“Growing koji on meat” or “Coating meat with koji”?

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Growing koji on meat or coating meat with koji? That is the question.

It seems like that growing koji on meat to mature it in shorter time is being global trend. Although it certainly stimulates my nosy personality, I have been wondering how it is different from simply coating meat with koji powder. Shouldn’t it work in the same way? And doesn’t it achieve the same effect in easier and safer way?

     I assume that the main purpose of growing koji on meat is to let it produce protease (protein degrading enzyme) during its growth and then let the protease work on meat to draw umami. If my assumption is correct, I thought I should be able to have similar, if not same, effect by coating meat with koji powder. So as an experimental freak, I decided to give it a go.

My first experiment (ribeye and fillet)

    I first purchased two pieces of meat, beef ribeye and beef fillet and coat them with soybean koji powder. I used soybean koji as it is much more protease-oriented than rice koji. I wrapped the meat with cling film and leave them to rest for a few days in fridge to see what effect koji has on them.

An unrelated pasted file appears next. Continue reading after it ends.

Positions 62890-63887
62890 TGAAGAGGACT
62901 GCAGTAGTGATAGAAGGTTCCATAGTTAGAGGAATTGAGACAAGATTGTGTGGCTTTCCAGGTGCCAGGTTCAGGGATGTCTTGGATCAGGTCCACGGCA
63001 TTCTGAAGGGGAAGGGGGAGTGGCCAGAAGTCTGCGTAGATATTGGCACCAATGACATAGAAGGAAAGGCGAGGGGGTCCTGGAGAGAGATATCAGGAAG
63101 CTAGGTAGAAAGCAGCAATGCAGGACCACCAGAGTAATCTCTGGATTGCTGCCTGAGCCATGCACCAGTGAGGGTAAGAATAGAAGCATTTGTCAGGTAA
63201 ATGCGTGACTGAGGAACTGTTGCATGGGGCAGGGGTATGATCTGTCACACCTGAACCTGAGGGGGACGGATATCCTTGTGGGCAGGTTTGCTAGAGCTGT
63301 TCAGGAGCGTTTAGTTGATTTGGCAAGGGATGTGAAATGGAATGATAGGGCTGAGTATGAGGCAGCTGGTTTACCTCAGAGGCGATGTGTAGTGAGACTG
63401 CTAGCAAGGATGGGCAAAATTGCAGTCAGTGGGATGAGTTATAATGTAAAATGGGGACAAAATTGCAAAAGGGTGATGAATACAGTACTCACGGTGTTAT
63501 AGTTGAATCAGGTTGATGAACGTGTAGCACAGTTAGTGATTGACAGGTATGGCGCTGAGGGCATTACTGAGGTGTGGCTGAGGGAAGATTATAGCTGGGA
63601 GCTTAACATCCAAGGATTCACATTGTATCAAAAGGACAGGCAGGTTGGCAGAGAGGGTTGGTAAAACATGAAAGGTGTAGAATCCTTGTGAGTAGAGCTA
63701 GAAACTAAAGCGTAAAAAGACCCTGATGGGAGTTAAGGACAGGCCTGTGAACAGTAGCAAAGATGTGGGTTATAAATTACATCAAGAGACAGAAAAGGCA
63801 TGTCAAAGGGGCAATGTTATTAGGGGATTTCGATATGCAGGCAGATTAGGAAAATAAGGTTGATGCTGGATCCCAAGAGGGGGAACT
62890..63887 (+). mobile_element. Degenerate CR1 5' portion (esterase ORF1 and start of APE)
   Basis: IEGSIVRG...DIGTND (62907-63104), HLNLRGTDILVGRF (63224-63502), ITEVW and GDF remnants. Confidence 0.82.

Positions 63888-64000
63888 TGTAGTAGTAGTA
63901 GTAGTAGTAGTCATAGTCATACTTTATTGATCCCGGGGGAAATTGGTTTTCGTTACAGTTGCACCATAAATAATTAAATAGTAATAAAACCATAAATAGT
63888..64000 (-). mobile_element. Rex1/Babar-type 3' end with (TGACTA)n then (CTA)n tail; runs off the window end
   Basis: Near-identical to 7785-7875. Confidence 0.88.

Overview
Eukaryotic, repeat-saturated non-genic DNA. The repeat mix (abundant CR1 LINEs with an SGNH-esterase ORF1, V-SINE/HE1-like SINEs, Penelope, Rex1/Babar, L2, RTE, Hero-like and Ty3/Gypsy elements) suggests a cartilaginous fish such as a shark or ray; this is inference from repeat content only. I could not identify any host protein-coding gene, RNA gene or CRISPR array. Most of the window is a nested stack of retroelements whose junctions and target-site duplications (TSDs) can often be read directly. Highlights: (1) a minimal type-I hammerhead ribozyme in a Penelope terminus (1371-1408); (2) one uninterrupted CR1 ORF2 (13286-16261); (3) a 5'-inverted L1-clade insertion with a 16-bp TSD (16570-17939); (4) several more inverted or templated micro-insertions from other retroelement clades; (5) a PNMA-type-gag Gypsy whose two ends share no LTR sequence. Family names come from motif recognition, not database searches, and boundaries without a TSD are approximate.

However, I realised I have chosen a wrong portion! Ribeye and fillet are both softer and tastier portion and even without koji it is tasty anyway (so koji’s capability won’t be apparent). 

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Coated with soybean koji powder
Wrapped in cling film
3 days later
Grilled for comparison
Soybean koji
Soybean koji powder

My second experiment - top side block

So let’s start again. In my second experiment, I purchased a top side block. I salted it lightly with shio-koji, coated them with soybean koji powder, wrapped it with kelp (as in Kobujime) and finally wrap the meat with cling-film to prevent it from drying. The idea is that shio-koji will draw water from meat, which helps soybean koji’s protease works better. Soybean koji’s protease should break the meat protein into amino acid which should increase umami flavour of meat. And then kelp piece should absorb water from meat and, at the same time, it should give plant- based glutamic acid (source of umami) to meat in exchange. Theoretically it should work, I think….. Finger crossed🤞🏻 I left it for 4 days. I made roasted beef and beef tataki with them. And it WAS VERY TASTY😍!!!

Conclusion

    Well, in order to make the objective conclusion, I know I should really compare the result No 2 with the meat grown with koji. However, I am too happy with the texture, flavour and taste of my tataki-beef from my experiment No 2 and I have completely lost my fighter’s spirit to move on….     So if there is anyone local who would like to continue my experiment I am happy to donate my soybean koji powder (comparison for control group)!
Wrapped with kelp piece
Still coated with soybean koji powder
Soybean koji powder scraped

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Haruko

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